The chance to listen to stories, gain insights, and learn/be introduced to movements that would be important years later.
During those times I regularly got to be uke for Mark as I was young and could *take* it, but also because everybody else wanted to see what he was doing so I got *volunteered*. I can’t say what he did, but I do know and remember what it felt like, ethereal, ghost-like, a form of movement I have yet to still experience again.
Another impression and impact that has followed me through the years, always chasing that tiger, trying to catch its tail again.
Greg Kowalski would often invite my teacher and some of his senior students to various Bujinkan training events hosted and organized by him, hosting prominent Bujinkan figures.
I was far from a senior student my teacher’s dojo, but for whatever reason I was invited to some of these training events and the events after the training.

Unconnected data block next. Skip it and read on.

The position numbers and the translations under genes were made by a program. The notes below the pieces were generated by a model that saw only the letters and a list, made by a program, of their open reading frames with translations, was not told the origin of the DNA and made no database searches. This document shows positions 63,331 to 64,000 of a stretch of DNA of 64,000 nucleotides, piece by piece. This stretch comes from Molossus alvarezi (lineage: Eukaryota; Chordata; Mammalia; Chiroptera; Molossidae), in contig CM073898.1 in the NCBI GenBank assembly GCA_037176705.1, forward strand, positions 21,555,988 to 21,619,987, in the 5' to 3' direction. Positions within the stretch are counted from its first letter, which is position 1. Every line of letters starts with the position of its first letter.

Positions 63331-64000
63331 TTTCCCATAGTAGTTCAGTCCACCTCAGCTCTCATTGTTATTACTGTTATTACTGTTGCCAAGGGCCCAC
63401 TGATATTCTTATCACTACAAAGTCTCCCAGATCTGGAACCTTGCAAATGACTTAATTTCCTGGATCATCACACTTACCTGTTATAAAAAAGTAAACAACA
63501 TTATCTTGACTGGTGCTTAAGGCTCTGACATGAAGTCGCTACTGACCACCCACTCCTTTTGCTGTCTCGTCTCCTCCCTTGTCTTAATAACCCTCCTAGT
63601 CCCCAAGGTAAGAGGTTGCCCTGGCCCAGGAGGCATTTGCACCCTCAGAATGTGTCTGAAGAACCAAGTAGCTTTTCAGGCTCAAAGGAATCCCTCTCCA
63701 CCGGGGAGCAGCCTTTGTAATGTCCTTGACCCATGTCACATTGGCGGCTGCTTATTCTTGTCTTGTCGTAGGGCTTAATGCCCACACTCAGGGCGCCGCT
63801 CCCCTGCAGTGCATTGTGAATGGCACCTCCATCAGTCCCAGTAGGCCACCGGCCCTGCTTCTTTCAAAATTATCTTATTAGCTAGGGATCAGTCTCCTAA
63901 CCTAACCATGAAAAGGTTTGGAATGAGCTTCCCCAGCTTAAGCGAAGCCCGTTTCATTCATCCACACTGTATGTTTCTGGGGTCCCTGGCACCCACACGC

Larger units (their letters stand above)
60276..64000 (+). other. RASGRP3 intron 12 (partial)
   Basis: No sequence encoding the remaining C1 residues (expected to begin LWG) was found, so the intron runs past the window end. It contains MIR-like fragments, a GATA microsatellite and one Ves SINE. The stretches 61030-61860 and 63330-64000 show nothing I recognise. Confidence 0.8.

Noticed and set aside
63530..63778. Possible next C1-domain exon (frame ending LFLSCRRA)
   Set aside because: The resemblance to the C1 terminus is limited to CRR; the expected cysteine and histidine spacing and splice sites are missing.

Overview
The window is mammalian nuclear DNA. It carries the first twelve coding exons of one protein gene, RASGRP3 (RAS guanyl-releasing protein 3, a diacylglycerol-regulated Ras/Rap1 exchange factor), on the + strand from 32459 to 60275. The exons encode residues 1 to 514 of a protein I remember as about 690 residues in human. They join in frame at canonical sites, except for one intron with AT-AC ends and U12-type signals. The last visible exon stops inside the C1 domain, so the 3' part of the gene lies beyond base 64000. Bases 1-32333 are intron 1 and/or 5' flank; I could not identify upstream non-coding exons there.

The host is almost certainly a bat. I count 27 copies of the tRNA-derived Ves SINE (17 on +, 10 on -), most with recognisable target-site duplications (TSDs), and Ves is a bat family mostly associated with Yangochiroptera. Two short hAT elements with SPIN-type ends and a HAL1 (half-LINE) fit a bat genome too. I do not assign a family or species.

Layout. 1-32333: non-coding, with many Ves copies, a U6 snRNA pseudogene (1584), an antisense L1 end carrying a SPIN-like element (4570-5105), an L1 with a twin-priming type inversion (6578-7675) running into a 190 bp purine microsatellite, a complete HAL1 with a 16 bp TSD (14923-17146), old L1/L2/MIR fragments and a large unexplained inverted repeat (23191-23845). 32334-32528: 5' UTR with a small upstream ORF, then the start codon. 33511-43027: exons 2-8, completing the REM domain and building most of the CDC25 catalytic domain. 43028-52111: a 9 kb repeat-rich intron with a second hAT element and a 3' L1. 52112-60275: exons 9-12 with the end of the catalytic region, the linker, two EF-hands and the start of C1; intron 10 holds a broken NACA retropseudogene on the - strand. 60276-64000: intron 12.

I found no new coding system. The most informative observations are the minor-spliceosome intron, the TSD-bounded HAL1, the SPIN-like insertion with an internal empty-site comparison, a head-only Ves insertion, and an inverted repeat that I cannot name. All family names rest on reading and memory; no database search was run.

At that point in my Bujinkan training I had never seen a fighting-spirit as demonstrated by Greg, both through his taijutsu and how he carried himself. While I enjoyed the seminars and training opportunities that he created for us, I learned equally as much in watching his movement and its impression on me, especially given that at any time as kyu/low level dan student he could have not allowed me to attend.
Now some time later, and needing to wrap-up a martial biography what does the future hold?
Same as the past, keep training in the Bujinkan Dojo martial arts, keep following what Soke has outlined and given us as his students, continue to listen to my seniors in the art when I need to be corrected, and use the teachings of Soke and the Bujinkan to just be happy every day.
Have fun training!